The Exodus took Israel through a long period of profound physical penance and spiritual purification: the two seem to be inseparable in the spiritual life. The desert became the only way for Israel to reach the Promised Land, and by God’s saving will, the people could only traverse this barren place by turning to the Lord each day for manna and quail. Israel had to learn radical trust in God, to recognize her utter dependence on him for everything: the direction of travel, the way to order the community’s life, and, of course, the reception of sufficient food and water.
An essay touching upon the same topic, but much shorter. Still, it refers to the same two sources, St. Augustine and St. Thomas Aquinas.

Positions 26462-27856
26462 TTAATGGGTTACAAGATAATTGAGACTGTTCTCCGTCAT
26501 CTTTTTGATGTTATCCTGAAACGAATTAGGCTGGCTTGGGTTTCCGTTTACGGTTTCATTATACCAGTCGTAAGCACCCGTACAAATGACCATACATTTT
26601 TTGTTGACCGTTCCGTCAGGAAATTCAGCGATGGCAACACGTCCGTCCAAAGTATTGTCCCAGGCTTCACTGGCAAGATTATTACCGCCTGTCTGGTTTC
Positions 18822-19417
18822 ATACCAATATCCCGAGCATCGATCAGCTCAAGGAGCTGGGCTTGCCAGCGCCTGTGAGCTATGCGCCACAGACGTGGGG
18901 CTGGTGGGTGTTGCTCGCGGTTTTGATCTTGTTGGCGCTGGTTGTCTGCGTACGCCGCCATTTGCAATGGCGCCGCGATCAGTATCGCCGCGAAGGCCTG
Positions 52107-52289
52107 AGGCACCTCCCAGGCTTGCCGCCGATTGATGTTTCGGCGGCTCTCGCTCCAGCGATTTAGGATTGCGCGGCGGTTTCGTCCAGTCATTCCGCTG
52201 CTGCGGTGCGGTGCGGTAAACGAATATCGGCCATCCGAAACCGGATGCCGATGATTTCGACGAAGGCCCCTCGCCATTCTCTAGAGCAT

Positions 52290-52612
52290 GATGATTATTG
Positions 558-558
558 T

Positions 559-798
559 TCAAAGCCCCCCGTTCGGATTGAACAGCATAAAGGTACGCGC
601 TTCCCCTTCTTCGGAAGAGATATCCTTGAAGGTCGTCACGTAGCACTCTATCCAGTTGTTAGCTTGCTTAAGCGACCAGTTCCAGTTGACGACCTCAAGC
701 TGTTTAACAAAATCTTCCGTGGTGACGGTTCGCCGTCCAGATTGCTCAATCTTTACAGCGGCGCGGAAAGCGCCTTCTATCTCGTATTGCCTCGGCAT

St. Augustine's Journey to Easter by C. C. Pecknold
Yet it is precisely in this exile that we must find our way to Calvary this year. We may be weary pilgrims, spiritually gaunt for so much sacramental fasting, but we are still pilgrims who must press our lips to the Cross. We cannot enter into the Paschal Triduum through Skype or Zoom. So what are we to do, we poor banished children of pandemic?
St. Thomas Aquinas gives us a hint: “the reality of the sacrament can be had through the very desire of receiving the sacrament.” He makes a distinction here between the signum and the res—the sacrament and the reality that the sacrament communicates. It is a distinction that goes back to St. Augustine.
There is at least one objection to this in the combox, concluding that if it is true, it renders going to Church superfluous. (Actually, it would render receiving the Sacraments superfluous.) I would think that desire is not enough -- one needs to ask God for the gift of life and trust in His goodness and mercy.
Αἰτεῖτε καὶ δοθήσεται ὑμῖν. -- Matthew 7:7 (cf. Luke 11:9)